Letter from Peter Greenaway

Peter Greenaway
28 St Peter’s Grove
London W6

January 24th 1984

Monique Belanger
Arts Awards Service
Canada Council, Ottawa

Dear Ms Belanger,

I met Phil Hoffman at the 1984 Grierson Seminar. His films were a breath of fresh air amidst so much conventional material. His films blithely side-stepped the orthodoxies so taken for granted by those who believe documentary cinema is an educational rostrum, is about questions of balance, is essentially a dissertation on something described as ‘truth.’ Meeting him in the context of his films backed up my impressions of his aims and abilities. His work is an encouragement to those who want to use autobiography as subject matter, personal vision as a trademark, and show how small resources can be a positive virtue.

It was Phil’s suggestion in London several months later that he would like to be some sort of witness to the feature production of the film Zed and Two Noughts in Rotterdam in the Spring of this year—which I am certainly agreeable to—though I will not hide the fact that I believe, as a filmmaker with a personal vision, he is well past the apprenticeship stage. What he needs now is opportunities, encouragement and experience. Since his method is to work with a camera as a constant companion, I would wish he could be encouraged to make a modest film whilst he is in Rotterdam and London, certainly to be encouraged to shoot some two or three thousand feet of 16mm. The desirability of his presenting a script before hand, as far as I can see, is not necessary, considering his work method. In fact, I think it ought to be a condition of his association with the Zed and Two Noughts project that he shoot on his own on any subject whatsoever.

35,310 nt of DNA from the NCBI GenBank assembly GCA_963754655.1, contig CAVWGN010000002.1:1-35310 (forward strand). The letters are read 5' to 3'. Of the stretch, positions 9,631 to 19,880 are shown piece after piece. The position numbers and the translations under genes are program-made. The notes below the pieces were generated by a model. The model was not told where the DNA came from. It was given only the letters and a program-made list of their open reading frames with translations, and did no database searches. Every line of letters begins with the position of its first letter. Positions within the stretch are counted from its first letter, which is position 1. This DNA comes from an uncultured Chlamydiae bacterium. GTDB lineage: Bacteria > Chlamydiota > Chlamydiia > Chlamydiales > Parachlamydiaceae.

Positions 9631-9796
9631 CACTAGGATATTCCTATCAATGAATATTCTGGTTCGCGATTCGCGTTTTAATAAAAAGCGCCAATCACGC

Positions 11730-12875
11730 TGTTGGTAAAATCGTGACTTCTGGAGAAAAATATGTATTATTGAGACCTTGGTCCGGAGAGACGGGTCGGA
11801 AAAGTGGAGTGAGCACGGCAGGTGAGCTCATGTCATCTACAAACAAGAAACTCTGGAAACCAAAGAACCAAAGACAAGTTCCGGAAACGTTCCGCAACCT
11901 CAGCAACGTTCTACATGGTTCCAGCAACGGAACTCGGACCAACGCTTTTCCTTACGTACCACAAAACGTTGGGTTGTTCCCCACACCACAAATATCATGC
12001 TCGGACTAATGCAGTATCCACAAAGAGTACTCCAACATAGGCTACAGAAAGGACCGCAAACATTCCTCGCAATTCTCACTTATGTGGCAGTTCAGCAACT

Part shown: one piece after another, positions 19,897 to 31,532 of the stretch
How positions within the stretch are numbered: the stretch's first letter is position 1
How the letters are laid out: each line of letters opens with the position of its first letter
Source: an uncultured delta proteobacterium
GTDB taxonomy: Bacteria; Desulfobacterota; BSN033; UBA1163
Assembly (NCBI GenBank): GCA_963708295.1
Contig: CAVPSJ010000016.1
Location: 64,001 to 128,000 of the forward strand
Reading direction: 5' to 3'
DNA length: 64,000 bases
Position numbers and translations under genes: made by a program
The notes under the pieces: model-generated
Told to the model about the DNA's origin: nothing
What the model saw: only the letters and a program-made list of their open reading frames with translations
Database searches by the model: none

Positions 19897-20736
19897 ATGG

Most of the relevant detail of the production of Zed and Two Noughts Phil has already mentioned. It is perhaps not so strange a co-production, as seen from a British point of view, but nonetheless will present a nicely complex mixture of finance, production, cast and crew that aptly mirrors the complexity of the film’s structure and content—the ambivalent diversity of species and purpose—of beasts and men—both sides of the cages in a zoo. Phil has volunteered not just to stand by and observe but to offer practical help which will always be useful on such a modestly budgeted, ambitious film.

If he (and you) believe that he (and you) can profit by his experience with the production, then I am certainly happy to invite him. If there is anything else you would like to know, I am sure I can help, though I would be obliged, as I am sure you would understand, to keep bureaucracy to a minimum. The production of a feature film is very time-consuming and demanding.

Here’s hoping that you can agree to Phil’s participation.

Yours sincerely,

Peter Greenaway